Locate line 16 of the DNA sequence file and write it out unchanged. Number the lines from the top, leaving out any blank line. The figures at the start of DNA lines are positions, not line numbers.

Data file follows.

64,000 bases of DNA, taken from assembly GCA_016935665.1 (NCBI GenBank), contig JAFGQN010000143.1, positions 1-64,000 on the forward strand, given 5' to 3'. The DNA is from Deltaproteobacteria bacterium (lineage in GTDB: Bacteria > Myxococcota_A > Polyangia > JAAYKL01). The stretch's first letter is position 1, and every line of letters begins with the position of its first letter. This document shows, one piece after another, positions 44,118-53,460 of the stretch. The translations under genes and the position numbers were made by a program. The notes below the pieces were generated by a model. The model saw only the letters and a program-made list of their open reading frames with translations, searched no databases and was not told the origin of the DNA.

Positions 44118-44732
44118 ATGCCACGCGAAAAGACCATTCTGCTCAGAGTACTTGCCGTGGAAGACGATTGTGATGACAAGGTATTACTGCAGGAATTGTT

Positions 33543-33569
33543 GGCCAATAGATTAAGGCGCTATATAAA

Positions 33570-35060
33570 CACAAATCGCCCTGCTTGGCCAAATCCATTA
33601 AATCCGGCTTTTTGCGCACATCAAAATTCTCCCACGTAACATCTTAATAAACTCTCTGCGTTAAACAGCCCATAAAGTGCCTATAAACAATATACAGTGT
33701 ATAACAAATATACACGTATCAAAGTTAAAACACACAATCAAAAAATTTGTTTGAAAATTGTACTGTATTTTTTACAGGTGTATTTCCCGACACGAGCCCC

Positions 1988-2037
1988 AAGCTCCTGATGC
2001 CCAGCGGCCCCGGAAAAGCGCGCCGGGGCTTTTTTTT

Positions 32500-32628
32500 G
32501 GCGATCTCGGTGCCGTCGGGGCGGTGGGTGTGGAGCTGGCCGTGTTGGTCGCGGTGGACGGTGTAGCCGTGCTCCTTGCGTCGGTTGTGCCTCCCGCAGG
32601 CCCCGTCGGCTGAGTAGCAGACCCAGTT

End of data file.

32601 CCCCGTCGGCTGAGTAGCAGACCCAGTT